Welcome to HO! An epic first post! Do you live here for good now?
I had thought Dish Dash (at least the one in Sunnyvale) was run by Lebanese. Are they actually Saudis?
Oh, We should talk about regional Indian. At some point I was thinking about pulling a @Hyperbowler and do a Regional Indian discussion
But never got around to it. But I must say there is a wealth of regional Indian, especially in the South Bay. So please feel free to start such a discussion! Separately I still need to get around to posting about Annachikadai, the thali on banana leaf place in Mountain View.
Mea culpa! I was going by their main posted menu and didn’t drill far enough down into the specials menus and submenus. I did find gravlax and something indentified as “Swedish Pancakes (Icelandic, of course)” (which was on the same submenu as Joe’s Special and Huevos Rancheros}.
A truly eclectic menu
[edit to add] There appears to be a sister restaurant in San Ramon, Katy’s Korner, with a similar menu. So now we have two putative Icelandic restaurants.
Chilicali Chef Siska Silitonga occasionally presents a traditional North Sumatra feast called a “lontong.” It consisted of a series of entrees served family style two sauces to spoon over the food. I enjoyed one such banquet at one of her popups. It was a highly informative experience with Chef Siska explaining each dish as brought out and solicited reactions and questions during the meal. I highly recommend it.
A friend posted pictures of an Abyssinian restaurant in San Diego. The dishes look Ethiopian, and the small Wiki entry says that that injira, that spongy pancake, is a staple. Google returns a closed South Bay place, Abyssinia, and then links to several Ethiopians. ![Abyssinian|700x525]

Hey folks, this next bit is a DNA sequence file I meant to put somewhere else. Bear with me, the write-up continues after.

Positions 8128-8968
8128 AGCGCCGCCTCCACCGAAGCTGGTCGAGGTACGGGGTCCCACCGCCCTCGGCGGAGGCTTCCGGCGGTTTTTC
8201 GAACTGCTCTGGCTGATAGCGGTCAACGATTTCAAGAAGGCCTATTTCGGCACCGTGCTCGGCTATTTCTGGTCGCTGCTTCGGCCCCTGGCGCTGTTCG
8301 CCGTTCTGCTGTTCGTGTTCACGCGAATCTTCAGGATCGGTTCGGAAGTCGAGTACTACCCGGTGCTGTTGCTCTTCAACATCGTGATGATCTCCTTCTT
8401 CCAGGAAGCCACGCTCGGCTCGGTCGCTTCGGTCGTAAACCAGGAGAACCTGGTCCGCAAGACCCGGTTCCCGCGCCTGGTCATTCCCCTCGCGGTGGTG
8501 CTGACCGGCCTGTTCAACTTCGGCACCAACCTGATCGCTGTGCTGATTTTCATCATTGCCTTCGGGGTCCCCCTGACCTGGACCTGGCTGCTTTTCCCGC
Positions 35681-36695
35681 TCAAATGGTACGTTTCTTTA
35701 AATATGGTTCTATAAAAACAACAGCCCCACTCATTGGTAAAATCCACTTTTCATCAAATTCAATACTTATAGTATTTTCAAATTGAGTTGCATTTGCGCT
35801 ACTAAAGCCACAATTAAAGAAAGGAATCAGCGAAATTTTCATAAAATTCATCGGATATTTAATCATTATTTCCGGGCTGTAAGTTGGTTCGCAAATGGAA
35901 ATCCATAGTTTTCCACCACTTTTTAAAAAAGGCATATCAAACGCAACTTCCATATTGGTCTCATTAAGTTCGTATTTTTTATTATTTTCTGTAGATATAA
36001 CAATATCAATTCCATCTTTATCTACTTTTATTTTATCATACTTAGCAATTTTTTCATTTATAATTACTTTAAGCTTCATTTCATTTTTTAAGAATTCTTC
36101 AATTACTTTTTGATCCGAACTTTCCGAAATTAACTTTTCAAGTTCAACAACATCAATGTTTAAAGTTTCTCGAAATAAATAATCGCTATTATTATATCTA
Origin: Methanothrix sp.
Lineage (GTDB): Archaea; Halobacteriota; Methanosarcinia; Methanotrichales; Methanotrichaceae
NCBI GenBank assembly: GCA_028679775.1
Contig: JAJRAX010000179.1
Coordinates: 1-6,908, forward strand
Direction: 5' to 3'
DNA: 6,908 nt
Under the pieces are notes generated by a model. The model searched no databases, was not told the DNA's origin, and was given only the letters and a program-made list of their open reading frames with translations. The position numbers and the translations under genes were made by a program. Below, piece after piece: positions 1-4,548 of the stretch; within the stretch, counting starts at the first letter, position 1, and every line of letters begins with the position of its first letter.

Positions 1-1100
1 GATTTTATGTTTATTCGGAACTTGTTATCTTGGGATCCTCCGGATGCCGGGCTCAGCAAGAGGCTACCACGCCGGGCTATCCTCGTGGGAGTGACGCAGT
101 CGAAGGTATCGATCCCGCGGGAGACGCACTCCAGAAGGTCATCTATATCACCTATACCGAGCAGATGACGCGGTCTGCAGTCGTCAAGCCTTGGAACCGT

Northern Ethiopian Amharic (and I believe Tigrean) speaking people in Ethiopia refer to themselves as “Habesha”, which was historically westernized as Abbysinia to refer to the people and country. Since most Bay Area Ethiopian immigrants, if not US in total, are Habesha I don’t think referring to the food as Asbyssinian would provide anything different.
There are some regional variations in foods and staple goods in Ethiopia, but I don’t believe that’s represented in Bay Area restaurants thought the dish names may vary.
My Abyssinia’s menu looks typical of local ethiopian restaurant, and with the exception of Doro wot, which is eaten mostly at holidays, is typical of what I ate in Addis Ababa and Tigray
Many Ohlone ingredients are used in various ways in different dishes. Acorns are used to make soup (paamu) and flatbread (yuu-pitlaš). Bay laurel (sokoote) flavors roasted meats, sauces and stews. Yerba buena (čawrišim), which belongs to the mint family, is used as an herb to flavor dishes and an ingredient for tea. Medina said the repetition of ingredients has a purpose. “So much of our culture is based on pattern, repetition. This is a way that our culture become cemented and solidified in our identities.”
grand opening slated for August
Café Ohlone by Mak-‘amham will be inside University Press Books
2430 Bancroft Way (between Dana and Telegraph), Berkeley
will be open three days a week, most likely 10 a.m. to 3 p.m.
Thursday through Saturday